While governments and conservationists across the globe are trying their best to increase the population of tigers, the Shiv Sena led Maharashtra govt has proposed a shocking plan to decrease the tiger population by sterilising the. The Maharashtra forest department has proposed to sterilize 20 male tigers to control the growing population of the wild animal, according to a report by Times of India. The department plans to sterilise 20 tigers in the Chandrapur district, apart from its plan to translocate 50 tigers from the district.
This will be the first-ever plan to sterilize tigers in a country where a massive effort is going on to increase the tiger population under the Project Tiger. The plan is to sterilise 20 male tigers while sterilizing tigresses is not discussed yet.
The measure in an effort to end the man-animal conflict in the district that was submitted to the state government on March 19. Wildlife officials told TOI, “These are suggestions and not decisions. It is up to the government and state wildlife board to take a final call. It is a long-drawn process for which we have to think now.”
As per the TOI report, since 2014, 116 people have been killed in attacks by the tigers in the Chandrapur district alone. Of these 81 have been killed in the attacks by the tigers. 16 have been dead in other wild animal attacks and 15 of them by the big cats.
Officials said, “There are 200 tigers in the district and these do not include cubs. As per Wildlife Institute of India (WII), there are 63 breeding tigresses and next year number of tigers is expected to increase by 60. In the 5 km radius of Chandrapur city, there are 21 tigers. In such a situation we will have to think about solutions to curb man-animal conflict and hence we have submitted proposal for the same.”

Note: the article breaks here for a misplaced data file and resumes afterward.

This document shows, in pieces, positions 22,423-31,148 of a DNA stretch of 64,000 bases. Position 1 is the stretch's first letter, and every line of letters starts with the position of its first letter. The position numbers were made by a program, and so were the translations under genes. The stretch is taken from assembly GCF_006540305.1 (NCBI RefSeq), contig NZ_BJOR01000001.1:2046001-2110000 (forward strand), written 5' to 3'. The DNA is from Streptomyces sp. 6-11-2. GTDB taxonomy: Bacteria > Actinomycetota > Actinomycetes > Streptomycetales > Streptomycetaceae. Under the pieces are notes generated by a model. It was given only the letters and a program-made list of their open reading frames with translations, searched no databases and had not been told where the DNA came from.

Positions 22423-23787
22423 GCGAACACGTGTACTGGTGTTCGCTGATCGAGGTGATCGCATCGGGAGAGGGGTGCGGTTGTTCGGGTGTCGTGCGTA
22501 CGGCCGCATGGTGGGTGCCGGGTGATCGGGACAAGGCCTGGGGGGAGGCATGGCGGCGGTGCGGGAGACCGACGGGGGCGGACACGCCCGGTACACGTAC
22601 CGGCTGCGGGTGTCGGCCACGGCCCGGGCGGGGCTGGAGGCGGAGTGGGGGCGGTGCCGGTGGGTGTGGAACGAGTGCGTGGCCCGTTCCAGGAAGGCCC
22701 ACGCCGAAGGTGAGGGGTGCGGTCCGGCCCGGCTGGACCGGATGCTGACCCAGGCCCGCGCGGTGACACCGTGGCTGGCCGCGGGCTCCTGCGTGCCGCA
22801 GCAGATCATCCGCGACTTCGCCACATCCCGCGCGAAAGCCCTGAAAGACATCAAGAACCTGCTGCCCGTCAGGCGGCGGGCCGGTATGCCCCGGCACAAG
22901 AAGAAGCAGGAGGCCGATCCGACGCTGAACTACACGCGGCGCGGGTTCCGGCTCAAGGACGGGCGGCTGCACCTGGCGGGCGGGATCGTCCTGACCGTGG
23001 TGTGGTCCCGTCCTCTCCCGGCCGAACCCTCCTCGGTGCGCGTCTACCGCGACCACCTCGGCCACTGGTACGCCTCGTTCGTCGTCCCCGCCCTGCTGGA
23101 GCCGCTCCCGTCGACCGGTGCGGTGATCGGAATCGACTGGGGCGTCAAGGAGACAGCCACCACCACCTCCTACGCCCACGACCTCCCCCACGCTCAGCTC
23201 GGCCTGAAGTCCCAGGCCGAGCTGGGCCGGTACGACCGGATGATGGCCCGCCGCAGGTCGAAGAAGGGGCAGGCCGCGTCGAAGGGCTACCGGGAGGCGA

Male tigers are an easier choice for sterilization
Deputy Director of research and veterinary surgeon, Dr. Shirish Upadhye said that the male tigers would be an easier choice for sterilization. Dr. Upadhye said, “The procedure would involve keeping tigers in captivity for about seven days post-surgery. The surgery needs to be done under general anesthesia and care like post-operative dressings, medications would be required.”
He further added, “The Gorewada Rescue Centre has good facilities. Wildlife Research & Training Centre (WRTC) of Maharashtra Animal & Fishery Sciences University (MAFSU) has expertise. However, there are no enclosures for any new additions, that may be required during this entire procedure for treatment of injured tigers or surgeries.”
Chandrapur district is spread across 11,443 square kilometres including 1800 villages. It includes the territorial area of about 2,726 square kilometres, under Forest Development Corporation of Maharashtra limited-755 square kilometre, Tadoba Andheri Tiger Reserve has 1,320 square kilometres & non-forest area is 6,642 square kilometre. There are 63 breeding tigresses in the district. 21 tigers can be witnessed in the 5 km radius of Chandrapur.
Tiger is a protected species
It may be noted that the tiger is listed as an endangered species, and it is protected under Indian wildlife laws. In 1973, the govt of India had launched the Project Tiger to protect the largest existing cat species from extinction. The project aims at ensuring a viable population of Bengal tigers in their natural habitats, protecting them from extinction, and preserving areas of biological importance as a natural heritage forever represented as close as possible the diversity of ecosystems across the distribution of tigers in the country. There are 50 tiger reserves in the country under the project. There are 6 such tiger reserves in Maharashtra, including the Tadoba Andhari Tiger Reserve in the Chandrapur district.
At a time when such massive efforts are ongoing to protect the endangered species, the proposal of the Maharashtra forest department to sterilize tigers has shocked environmentalists. If the state govt led by Shiv Sena, which uses tiger as its unofficial symbol, agrees to sterilise tigers, it will surely lead to a legal and public battle to protect the population of the big cats.